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Down for the count

Posted by on Mar 23rd, 2010 and filed under Viewpoints. You can follow any responses to this entry through the RSS 2.0. You can leave a response or trackback to this entry

My Thoughts, Exactly

Down for the count
by Jim CHASE

Last week, I was sifting through the usual stack of bills and other postal debris that finds its way into our mailbox each day, when one envelope in particular caught my eye. Could it be? Had my long-awaited United States Census 2010 form arrived? The official looking bright white #10 envelope I held with trembling hands did indeed say it was from the U.S. Department of Commerce Economics and Statistics Administration U.S. Census Bureau. Be still my beating heart.

Unconsciously holding my breath, I tore open the envelope and removed – a single sheet of paper. Now, I’d heard that Census officials had made he 2010 questionnaire more streamlined and easy to answer, but seriously? Only one piece of paper? Then I read the letter from none other than Robert M. Groves, Director of the U.S. Census Bureau, who with grand eloquence and soaring rhetoric said, “Dear, Resident: About one week from now, you will receive a 2010 Census form in the mail. When you receive your form, please fill it out and mail it in promptly.”

That’s it? Surely there must be more. Even the great and powerful U.S. Census Bureau wouldn’t send out such a slap-in-the-face example of government waste and inefficiency as this. Would they? I looked inside the envelope thinking maybe I missed an enclosed instructional CD ROM or brochure. I turned the letter over and held it up to the sunlight. No secret message. No nothing. Just a one-pager sent to essentially say; we’re sending you this to let you know that we’ll soon be sending you something else.

I did some research on the Bureau’s own web site and learned that this useless “advanced notice” mailer would be sent to over 130 million addresses across the U.S. But wait, it gets better. Because, according to the Kansas City Star newspaper (www.kansascity.com, Mar. 06, 2010), the Bureau will also send out at least 28 million pieces of mail they expect to be dumped in the trash since they will be sent to addresses that do not exist or are known to be vacant. You can’t make this stuff up.

It’s no wonder that in March of 2008 federal auditors designated the 2010 Census to be in a “High Risk Area” of federal spending due to “weak management of purchases … and inaccurate cost estimates.” Ya think?

I watched a spokesperson for the 2010 Census on CNN last Sunday. Without blinking an eye, he told the interviewer that the expected cost of the upcoming survey was $48 per counted person, or nearly $15 billion. That’s a 15 with nine zeros of our tax dollars after it, folks. It’s also a heckuva lot more than the $16 million the last U.S. Census cost back in 2000. Which, not surprisingly, was considerably more than the cost of the first Census held in 1790, which set the colonial taxpayers back a paltry $44,000.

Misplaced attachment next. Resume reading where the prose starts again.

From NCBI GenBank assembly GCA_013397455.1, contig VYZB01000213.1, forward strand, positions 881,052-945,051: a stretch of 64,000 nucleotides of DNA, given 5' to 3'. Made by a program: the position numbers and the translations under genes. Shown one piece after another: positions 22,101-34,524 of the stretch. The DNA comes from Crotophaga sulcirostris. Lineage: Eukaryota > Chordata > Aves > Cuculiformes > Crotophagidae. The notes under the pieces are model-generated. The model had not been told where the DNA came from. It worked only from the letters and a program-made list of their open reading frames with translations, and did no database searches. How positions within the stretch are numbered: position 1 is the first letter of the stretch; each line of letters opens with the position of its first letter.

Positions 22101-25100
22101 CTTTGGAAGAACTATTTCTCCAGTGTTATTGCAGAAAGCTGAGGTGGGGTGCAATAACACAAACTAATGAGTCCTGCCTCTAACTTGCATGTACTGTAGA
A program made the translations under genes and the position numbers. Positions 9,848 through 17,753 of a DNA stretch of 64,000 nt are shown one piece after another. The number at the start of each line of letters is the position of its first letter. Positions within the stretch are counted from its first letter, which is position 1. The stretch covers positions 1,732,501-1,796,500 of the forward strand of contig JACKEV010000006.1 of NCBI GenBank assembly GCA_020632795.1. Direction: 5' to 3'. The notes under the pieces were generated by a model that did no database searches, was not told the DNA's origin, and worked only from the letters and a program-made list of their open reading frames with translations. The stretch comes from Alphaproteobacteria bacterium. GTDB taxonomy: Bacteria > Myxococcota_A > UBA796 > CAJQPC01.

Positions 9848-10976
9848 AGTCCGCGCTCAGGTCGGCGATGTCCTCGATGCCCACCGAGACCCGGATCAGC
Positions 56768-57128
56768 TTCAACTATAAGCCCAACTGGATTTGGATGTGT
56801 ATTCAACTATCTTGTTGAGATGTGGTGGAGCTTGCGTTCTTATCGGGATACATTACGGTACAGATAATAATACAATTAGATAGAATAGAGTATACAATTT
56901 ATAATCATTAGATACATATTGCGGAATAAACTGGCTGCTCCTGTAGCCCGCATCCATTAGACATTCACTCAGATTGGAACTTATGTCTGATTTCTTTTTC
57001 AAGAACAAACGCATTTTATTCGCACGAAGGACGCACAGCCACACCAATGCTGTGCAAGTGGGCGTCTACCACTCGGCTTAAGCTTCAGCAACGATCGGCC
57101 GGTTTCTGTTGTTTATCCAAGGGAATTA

Then again, this is the same government that wants to add two-and-a-half TRILLION dollars (at least) to the federal deficit by taking over health care, which represents one sixth of our economy. With a straight face they say the costs will more than be covered by eliminating fraud, incompetence and corruption. Yeah, right. Just like they’ve already done so effectively with Medicare, education, the DMV, the Postal Service and – oh right, the Census Bureau.

It’s not much, but I do have an immediate response to this latest bit of federal foolishness. When my actual Census form finally arrives in the mail, I’m going to make photocopies of the blank pages, fold and neatly place them into an envelope, and then mail it back to the assembled genius pool at the U.S. Census Bureau with a note attached saying, “I’m sending this incomplete 2010 Census form to let you know that I will soon be sending you a completed version in the coming weeks.” Wonder how long before they come knocking?

I’ll see you ‘round town.

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1 Response for “Down for the count”

  1. Quincy Perla says:

    There is obviously much more to know about this. I think you made some good points in Features also.

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